Friday, May 27, 2005

Corporate Responsibility and Competitiveness

The business case for Corporate Social Responsibility has been debated for many years. In a survey of the subject, Roger Cowe from Royal Dutch/Shell Group finds that while links to national and regional competitiveness are less clear, governments and think tanks are enthusiastic about the idea.

It looks like a no-brainer: if there is a business case for corporate social responsibility and enough companies take it up, that will make whole economies more competitive – so governments should be encouraging corporate social responsibility in pursuit of national economic strategies. But brains are needed.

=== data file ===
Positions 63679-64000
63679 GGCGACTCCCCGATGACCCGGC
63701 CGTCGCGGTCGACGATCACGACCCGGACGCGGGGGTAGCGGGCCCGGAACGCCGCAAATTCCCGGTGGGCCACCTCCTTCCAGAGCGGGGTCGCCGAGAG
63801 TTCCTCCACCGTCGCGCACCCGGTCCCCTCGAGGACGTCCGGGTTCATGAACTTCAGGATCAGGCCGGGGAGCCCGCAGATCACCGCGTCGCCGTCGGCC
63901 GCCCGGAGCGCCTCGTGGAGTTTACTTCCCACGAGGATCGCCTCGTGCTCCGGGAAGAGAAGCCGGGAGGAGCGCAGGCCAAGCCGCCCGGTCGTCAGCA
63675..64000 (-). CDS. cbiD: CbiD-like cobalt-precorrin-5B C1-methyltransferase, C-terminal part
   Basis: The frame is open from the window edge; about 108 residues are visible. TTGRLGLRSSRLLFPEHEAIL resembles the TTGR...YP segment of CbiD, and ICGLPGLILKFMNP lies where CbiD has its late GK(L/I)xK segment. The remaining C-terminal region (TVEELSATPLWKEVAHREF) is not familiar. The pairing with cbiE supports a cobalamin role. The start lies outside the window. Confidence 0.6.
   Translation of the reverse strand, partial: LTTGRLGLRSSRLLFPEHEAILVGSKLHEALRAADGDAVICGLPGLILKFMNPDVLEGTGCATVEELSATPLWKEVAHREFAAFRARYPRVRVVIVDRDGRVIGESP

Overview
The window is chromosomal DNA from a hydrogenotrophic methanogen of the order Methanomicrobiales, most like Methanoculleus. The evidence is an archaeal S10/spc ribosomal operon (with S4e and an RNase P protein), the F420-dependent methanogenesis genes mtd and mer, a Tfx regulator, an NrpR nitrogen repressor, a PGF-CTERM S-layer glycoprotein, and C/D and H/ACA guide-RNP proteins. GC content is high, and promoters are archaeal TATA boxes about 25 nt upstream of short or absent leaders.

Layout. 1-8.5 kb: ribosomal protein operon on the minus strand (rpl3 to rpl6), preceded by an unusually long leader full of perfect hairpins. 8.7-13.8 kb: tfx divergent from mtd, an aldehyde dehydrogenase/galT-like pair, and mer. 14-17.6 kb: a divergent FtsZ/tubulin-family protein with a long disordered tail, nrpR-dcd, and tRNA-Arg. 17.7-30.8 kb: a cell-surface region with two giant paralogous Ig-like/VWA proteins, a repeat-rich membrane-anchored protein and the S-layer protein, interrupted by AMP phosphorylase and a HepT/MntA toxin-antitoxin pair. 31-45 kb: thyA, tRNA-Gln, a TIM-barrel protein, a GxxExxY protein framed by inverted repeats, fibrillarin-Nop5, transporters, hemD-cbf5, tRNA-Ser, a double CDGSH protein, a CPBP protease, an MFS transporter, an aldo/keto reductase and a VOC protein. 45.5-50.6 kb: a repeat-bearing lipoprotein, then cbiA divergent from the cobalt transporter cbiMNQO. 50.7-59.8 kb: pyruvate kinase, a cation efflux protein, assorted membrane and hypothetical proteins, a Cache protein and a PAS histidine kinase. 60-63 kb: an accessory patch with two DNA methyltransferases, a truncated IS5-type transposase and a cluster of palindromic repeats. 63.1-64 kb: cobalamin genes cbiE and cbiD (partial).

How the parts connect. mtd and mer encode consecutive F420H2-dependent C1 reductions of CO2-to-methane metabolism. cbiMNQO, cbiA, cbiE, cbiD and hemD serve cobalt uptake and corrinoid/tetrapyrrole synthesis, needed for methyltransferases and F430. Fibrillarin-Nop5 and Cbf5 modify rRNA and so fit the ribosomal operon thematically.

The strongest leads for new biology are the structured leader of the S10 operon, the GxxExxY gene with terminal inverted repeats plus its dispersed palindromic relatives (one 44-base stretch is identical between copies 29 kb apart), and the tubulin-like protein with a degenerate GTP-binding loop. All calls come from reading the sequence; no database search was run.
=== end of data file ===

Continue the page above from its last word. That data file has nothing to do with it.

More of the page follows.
Quite apart from the “ifs” in this argument, there are plenty of uncertainties:

  1. Does the case for corporate social responsibility apply to all kinds of company?
  2. Can benefits aggregate across an economy or is it a zero-sum game?
  3. Does it introduce inefficiencies when scaled up to the level of the economy as a whole, as classical economics would argue?

It is increasingly common to talk about the triple bottom line at the level of the economy rather than the firm. Read on...